SORBONNE UNIVERSITE (SU): Laboratoire Jean Perrin (LJP) at University Pierre et Marie Curie
EXPERTISE: The SU group will take care of the in vitro biofilm-related studies. Based on its expertise in real time monitoring of living biofilms. SU will contribute to establish biofilm action spectrum under evolving conditions and evaluate the in vitro efficiency of L-4-L products and strategies along the different steps of the project developments.
SU University Pierre et Marie Curie embodies excellence in science and medicine and has a clear commitment to the European community. European partnerships make up 64 percent of its institutional agreements, carried out with a three-pronged approach: European networks, education and research programmes.
LJP is one of the 100 research units at SU and specializes in physics at the interface with biology and medicine, investigating, for example, new physio-chemical and mechanical systems that could mimic biological systems and developing new experimental approaches in optics and microfabrication techniques that allow us to probe the properties of complex biological systems on different scales.
The LJP Micro-Organisms Biophysics group will provide the Light4Lungs project with equipment for biofilm growth in parallelized millifluidic channels and real-time monitoring using video microscopy with access to microfabrication facilities for dedicated growth chambers and an automated microscopy platform that allows real-time monitoring of living biological samples over long periods of time.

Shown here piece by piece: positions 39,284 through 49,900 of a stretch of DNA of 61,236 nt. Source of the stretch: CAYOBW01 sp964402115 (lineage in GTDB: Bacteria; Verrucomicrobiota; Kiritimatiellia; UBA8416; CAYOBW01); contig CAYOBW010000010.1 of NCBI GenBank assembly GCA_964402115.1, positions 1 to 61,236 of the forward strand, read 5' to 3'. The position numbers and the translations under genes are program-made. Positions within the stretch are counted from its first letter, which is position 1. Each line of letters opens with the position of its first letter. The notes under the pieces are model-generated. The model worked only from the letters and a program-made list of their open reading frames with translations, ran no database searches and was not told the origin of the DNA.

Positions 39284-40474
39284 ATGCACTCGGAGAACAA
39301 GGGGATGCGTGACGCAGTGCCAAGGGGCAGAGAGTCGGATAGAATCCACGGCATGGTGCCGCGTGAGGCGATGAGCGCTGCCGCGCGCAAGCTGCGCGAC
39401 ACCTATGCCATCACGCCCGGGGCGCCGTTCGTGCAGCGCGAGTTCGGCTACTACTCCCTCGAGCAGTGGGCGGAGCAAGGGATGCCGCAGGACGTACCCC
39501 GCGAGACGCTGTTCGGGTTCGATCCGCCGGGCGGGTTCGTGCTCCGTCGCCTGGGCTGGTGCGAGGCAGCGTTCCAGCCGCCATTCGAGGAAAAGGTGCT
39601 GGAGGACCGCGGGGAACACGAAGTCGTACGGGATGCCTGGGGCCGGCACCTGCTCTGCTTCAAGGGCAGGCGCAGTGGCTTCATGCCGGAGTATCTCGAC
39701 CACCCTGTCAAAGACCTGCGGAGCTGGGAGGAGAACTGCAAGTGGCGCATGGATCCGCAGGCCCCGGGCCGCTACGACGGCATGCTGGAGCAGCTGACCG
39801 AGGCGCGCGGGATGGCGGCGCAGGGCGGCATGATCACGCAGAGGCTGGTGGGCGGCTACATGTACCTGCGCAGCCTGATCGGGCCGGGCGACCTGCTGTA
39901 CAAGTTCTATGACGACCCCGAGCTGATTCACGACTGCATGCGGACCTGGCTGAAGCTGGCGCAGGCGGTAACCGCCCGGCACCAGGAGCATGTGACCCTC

Nelly Henry, Senior Researcher at CNRS, has solid experience in physics and biology research. With a background in physico-chemistry, she has expertise in colloidal interactions in biological systems and has collaborated with immunologists (Curie Institute, C. Hivroz group) and microbiologists (JM. Ghigo’s group at the Pasteur Institute). She is also part of a group working on Nesseria meningitidis to better understand the mechanisms of bacterial self-aggregation (G. Duménil at HEGP). She recently launched a group at LJP to study adherent microbes and started work with INRA Micalis on multispecies biofilm. Nelly has coordinated several ACI and ANR programmes and has published papers in her field and work in major journals.
Jerome Robert is Assistant Professor at UPMC Paris 6 and conducts research at LJP. His recent research has focused on cell-to-cell heterogeneity in monoclonal bacterial populations. To study this phenotypic variability, he developed a microfluidic flow cytometer (combining a microfluidic chip and a microscope-based optical setup), which he used to measure fluorescence intensity on populations of bacteria. He is experienced in molecular biology, microfluidics and optical setups (microscopy and imaging). Jerome has also participated in and is currently a member of various university committees, including the Physics recruitment committee and the General Affairs committee at the Physics Department.